The Phoenicians were a Semitic people from the shores of the Eastern Mediterranean, hailing from city states such as Tyre, Byblos and Tripoli among others. Their enterprise in trade and skill at sea would see them venture well beyond the Mediterranean, as far north as England and Ireland. Their exploits were significant, for they traded not only in goods but precious raw materials, allowing other peoples and cultures to manufacture goods where such raw materials were scarce or completely unavailable. These items would then being moved around and traded again all across their commercial routes. The journey would start from their own shores, with the much sought after Cedar wood from their native Lebanon, their unique dyes and other coveted merchandise. They would visit Greece, and barter for ceramic-ware, north Africa for gold, Spain for silver and iron, England for tin, and to anywhere where trade was possible.
The name Phoenicia means 'land of purple', and this due to another of their main exports, a dye originally known as Tyrian Purple / Tyrian Red. Extracting this dye involved tens of thousands of sea snails and considerable work, but it was much sought after in antiquity, especially since the colour did not easily fade, but instead became brighter with weathering and sunlight. It came in various shades, the most prized being that of blackish clotted blood, and at least 3 distinct molusc shell varieties have been identified, all belomnging to the Murex family, each rendering a similar, yet different colour. The blending of these would have led to a range of hues. Roman Emperors and higher nobility would soon become associated with clothing and textiles made with this dye and the association with royalty would persist up to medieval times, leading to such names as royal purple, imperial purple or imperial dye.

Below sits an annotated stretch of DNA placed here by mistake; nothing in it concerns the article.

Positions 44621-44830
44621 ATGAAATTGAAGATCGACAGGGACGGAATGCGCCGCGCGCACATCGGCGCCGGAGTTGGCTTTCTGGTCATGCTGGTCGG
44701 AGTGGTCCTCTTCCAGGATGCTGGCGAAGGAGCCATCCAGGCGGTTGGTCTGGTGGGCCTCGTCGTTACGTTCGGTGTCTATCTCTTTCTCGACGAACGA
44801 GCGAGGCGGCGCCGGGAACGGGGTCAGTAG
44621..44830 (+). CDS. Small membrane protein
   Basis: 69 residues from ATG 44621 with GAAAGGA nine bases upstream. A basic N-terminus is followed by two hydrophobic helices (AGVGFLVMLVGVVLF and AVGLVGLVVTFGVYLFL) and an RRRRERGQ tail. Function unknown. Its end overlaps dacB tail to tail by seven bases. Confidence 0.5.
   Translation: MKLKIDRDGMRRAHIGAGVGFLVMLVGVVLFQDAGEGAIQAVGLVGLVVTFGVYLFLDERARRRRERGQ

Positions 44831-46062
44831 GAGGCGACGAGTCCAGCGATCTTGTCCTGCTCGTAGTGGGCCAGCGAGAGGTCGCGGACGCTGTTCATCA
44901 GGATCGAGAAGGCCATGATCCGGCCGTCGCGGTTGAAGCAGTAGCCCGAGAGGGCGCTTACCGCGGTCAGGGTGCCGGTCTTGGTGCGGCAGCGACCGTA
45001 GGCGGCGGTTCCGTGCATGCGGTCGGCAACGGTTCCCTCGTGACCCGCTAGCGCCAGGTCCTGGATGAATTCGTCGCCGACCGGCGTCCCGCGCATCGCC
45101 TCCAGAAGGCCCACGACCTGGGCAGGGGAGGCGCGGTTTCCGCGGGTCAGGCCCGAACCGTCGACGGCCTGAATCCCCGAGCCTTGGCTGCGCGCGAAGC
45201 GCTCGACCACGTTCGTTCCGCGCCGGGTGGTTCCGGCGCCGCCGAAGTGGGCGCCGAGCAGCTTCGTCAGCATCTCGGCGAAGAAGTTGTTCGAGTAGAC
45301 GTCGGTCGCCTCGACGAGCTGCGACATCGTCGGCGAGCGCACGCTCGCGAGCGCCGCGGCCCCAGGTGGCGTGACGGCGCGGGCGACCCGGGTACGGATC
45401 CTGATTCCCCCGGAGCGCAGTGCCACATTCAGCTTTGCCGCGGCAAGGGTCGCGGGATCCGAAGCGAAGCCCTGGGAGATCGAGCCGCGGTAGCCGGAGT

The Phoenicians began to colonise the islands around the early 8th century B.C. as an outpost from which they expanded further their exploration and trade in the Mediterranean and beyond. Archaeological evidence demonstrates the establishment of two main settlements, where Mdina in Malta, and Cittadella in Gozo now stand. The former was known as Maleth meaning safe haven, and the whole island eventually came to be known by this name. Unlike other colonisers, the Phoenicians were more interested in trade than conquest or resettlement, and evidence reflects a peaceful coexistence between the new Phoenician arrivals and the Bronze Age residents of Malta. The National Museum of Archaeology in Valletta has many Phoenician items, including gold and silver amulets which have a marked Egyptian influence since they were great admirers of anything Egyptian and liked to adorn themselves in that way. Beyond a scatter of tombs across the islands, not much remains in architectural terms. Unlike the Romans, the Phoencians did not use cement, and their buildings were typically made from a systematic laying of stones and slabs resulting in mound like structures. It is also interesting to note that these were identical to the local corbelled stone huts (Giren) found here, albeit larger. It is possible that these rural buildings, or better the construction technique involved, is part of their legacy.
A lesser known heritage remains the importation of plants and animals. DNA analysis of seeds and bones unearthed on the tiny island of Motya, just off the Sicilian west coast, show that they came from the ancient Levant, brought by the Phoenicians to Sicily. Analysis of bones on Motya finds that they also brought sheep, goats and dogs, and possibly other animals with them. The dogs look like the breed known as Pharaoh hounds or kelb tal-fenek / rabbit hound. Despite their name, Pharaoh hounds did not originate in Egypt, and the presence of similar hounds in ancient Motya could reinforce the theory that and it that it was indeed the Phoenicians who brought them to Malta in the first place. Even more so when one finds a number of breeds similar to the Pharaoh Hound in the Mediterranean area, including Cirneco in Sicily. The name itself would fit in well with the aforementioned pro-Egyptian taste beheld by the Phoenicians! On a serious note, the legacy goes well beyond dogs. Relatively recent DNA studies of the Maltese male origins have included traces from the Eastern Mediterranean with genetic affinity to Christian Lebanon and North Africa. The strain may be negligible, but remains present nevertheless.
In our view, the most revolutionary import by the Phoenicians remains their introduction of the first recorded written language using letters rather than symbols or hieroglyphics. This also brought about the first use of an organised currency using coins rather than goods or raw metals or materials. To read more about use of the Phoenician Language in Malta, kindly select the 'Carthaginian Malta' Link below.